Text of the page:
Postpone Thanksgiving and Save Hundreds of Lives


Which president would make the announcement? In an ideal world, public health policy wouldn’t be politicized, and President Trump and President-elect Joseph R. Biden Jr. would announce it together. But if Mr. Trump won’t participate, then Mr. Biden could go it alone. His words would carry weight, because he would be announcing a public holiday that would take place during his administration.

Families would then have to decide: We’re going to celebrate the holiday together — we always do — but does this mean we get together in November or May?

Getting people to ask the question might just be enough. After all, if your family is at all like mine, the answer is obvious: Celebrating Thanksgiving in May with hugs, loud conversation and grandparents beats masks, six-foot markers and no grandparents in November.

And so an announcement that Thanksgiving is being postponed might be enough to create that new reality.

In economics, this is called a coordination game, one in which you want to make choices that complement those of others. In this case, you want to gather for a meal on the same day your loved ones do. What’s important is coordinating — so you are all in the same place on the same day — not what particular day was set decades ago on a harvest calendar.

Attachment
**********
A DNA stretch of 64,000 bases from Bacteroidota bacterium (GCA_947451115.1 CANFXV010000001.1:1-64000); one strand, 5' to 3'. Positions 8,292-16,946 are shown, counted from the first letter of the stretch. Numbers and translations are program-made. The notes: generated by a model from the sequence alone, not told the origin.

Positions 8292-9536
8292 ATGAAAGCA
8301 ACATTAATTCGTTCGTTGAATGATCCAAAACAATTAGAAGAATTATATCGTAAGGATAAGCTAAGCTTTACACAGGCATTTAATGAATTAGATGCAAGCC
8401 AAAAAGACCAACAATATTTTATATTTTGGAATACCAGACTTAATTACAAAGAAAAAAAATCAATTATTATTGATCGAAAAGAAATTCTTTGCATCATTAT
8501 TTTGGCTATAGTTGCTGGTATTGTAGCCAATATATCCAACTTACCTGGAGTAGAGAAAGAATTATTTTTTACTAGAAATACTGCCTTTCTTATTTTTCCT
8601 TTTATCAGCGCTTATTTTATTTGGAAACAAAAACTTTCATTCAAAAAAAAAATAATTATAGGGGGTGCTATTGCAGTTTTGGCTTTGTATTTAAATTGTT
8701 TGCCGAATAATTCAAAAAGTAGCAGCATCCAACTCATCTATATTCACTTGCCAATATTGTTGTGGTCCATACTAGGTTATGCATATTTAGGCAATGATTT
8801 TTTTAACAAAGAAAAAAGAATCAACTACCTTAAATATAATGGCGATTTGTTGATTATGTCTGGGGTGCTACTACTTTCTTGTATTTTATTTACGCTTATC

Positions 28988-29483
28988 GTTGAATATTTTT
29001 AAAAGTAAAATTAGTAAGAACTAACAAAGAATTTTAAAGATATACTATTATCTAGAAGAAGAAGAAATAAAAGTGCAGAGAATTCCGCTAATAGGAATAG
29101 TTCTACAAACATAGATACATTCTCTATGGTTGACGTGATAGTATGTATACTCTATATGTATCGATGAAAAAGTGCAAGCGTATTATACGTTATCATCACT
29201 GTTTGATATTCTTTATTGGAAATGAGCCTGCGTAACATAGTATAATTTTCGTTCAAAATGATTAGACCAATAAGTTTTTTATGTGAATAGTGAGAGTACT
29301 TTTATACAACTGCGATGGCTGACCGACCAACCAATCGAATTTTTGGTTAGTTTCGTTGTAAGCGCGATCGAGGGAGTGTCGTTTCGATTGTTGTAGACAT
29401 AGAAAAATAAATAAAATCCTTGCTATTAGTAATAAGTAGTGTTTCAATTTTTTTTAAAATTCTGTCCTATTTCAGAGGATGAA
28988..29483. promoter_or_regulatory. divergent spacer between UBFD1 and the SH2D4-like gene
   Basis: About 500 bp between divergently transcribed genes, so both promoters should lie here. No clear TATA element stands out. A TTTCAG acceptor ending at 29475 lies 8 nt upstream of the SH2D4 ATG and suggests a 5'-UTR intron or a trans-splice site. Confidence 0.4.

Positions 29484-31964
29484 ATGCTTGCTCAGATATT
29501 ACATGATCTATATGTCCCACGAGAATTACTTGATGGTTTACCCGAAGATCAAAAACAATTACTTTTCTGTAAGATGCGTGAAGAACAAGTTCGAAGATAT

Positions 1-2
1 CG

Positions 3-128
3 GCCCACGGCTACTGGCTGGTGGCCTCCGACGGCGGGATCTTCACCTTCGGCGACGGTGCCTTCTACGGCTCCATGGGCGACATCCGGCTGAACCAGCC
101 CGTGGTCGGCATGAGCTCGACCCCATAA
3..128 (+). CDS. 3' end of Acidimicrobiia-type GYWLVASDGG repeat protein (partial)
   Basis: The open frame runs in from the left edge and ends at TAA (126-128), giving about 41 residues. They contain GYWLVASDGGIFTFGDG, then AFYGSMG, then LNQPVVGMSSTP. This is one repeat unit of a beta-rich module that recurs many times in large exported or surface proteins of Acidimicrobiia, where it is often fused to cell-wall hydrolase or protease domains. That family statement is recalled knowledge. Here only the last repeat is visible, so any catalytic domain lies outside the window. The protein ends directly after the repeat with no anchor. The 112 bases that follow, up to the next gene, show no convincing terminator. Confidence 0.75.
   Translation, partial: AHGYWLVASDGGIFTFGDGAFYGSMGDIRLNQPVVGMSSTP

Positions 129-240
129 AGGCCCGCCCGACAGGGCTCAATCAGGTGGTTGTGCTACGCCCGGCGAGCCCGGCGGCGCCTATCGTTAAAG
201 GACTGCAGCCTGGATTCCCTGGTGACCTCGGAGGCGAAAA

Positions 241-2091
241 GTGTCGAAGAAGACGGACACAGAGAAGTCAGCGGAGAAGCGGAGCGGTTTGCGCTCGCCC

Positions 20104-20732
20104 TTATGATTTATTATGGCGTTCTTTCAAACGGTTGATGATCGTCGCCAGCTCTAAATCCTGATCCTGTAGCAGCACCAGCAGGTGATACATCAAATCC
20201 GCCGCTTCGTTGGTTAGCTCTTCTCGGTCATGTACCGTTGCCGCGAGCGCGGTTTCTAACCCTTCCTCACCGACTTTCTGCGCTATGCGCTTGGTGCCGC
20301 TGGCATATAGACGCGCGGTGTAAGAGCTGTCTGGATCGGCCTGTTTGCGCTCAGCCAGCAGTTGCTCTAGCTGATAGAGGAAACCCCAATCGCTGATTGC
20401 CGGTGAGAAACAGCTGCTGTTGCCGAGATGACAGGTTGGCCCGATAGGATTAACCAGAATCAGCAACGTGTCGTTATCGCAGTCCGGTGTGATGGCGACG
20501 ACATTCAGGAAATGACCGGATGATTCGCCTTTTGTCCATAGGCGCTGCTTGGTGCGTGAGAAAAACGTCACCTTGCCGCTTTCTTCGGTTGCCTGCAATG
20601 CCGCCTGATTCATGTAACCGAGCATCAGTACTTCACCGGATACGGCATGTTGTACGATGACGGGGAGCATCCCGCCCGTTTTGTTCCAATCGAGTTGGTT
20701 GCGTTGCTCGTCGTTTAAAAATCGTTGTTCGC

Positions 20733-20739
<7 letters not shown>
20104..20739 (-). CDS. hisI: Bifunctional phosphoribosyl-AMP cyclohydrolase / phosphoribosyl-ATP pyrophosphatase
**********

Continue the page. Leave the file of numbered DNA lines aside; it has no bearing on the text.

And in a coordination game, the precise choice matters less than making sure it is the same choice others make. It is the reason that Americans begin business meetings with a handshake, but Japanese begin with a bow. Both are fine choices, but the greeting works best when everyone makes the same choice.

Thanksgiving would be safest if everyone could all agree to get together in May, instead.

This proposal can be strengthened a bit, too. The president can declare May 27, 2021 — or perhaps the first Thursday after all older and vulnerable Americans have been offered a vaccine — as America’s first and, it is to be hoped, only deferred Thanksgiving. The country has added one-off holidays before — to mark the deaths of past presidents — and there are so many deaths to mark this year.



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